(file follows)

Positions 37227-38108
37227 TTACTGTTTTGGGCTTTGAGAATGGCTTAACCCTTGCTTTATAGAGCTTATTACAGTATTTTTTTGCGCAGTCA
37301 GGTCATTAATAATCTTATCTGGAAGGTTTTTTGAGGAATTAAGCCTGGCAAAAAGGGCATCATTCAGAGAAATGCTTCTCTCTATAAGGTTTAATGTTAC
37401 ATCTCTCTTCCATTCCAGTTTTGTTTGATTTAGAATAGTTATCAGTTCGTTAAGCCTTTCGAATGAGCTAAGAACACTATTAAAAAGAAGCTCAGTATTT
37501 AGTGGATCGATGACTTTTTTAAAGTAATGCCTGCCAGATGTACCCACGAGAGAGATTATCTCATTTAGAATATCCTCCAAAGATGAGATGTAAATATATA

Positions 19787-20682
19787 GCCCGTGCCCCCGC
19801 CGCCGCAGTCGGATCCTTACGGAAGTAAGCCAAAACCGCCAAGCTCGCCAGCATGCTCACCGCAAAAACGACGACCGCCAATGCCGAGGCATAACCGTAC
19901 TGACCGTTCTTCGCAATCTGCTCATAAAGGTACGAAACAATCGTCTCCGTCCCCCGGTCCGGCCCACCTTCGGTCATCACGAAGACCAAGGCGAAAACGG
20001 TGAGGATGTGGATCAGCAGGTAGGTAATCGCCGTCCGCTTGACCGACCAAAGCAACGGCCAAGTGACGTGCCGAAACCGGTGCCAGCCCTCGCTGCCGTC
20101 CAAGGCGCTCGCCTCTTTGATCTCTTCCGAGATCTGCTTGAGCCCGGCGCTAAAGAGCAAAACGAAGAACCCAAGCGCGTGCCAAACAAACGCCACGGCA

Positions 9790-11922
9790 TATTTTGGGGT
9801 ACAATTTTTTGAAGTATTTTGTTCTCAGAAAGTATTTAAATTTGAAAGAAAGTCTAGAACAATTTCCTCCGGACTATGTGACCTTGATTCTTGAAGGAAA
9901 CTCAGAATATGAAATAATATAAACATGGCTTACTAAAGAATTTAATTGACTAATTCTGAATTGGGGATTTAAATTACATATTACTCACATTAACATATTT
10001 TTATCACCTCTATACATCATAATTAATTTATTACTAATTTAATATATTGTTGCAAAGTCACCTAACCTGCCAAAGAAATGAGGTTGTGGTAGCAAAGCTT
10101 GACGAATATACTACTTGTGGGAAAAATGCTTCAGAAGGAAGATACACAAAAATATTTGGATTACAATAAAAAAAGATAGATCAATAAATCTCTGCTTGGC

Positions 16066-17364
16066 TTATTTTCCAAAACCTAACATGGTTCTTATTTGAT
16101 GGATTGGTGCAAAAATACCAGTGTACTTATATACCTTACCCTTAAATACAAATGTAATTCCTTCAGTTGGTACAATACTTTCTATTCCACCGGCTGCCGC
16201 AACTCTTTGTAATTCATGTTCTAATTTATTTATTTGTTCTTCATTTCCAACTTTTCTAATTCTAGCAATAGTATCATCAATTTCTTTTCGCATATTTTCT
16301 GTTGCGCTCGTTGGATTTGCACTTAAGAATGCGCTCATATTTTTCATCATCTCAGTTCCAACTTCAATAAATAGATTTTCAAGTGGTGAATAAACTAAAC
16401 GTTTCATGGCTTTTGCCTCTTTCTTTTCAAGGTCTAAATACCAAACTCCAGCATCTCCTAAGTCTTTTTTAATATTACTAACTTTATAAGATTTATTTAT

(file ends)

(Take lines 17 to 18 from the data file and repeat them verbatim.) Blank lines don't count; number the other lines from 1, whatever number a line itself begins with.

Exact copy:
10101 GACGAATATACTACTTGTGGGAAAAATGCTTCAGAAGGAAGATACACAAAAATATTTGGATTACAATAAAAAAAGATAGATCAATAAATCTCTGCTTGGC

Positions 16066-17364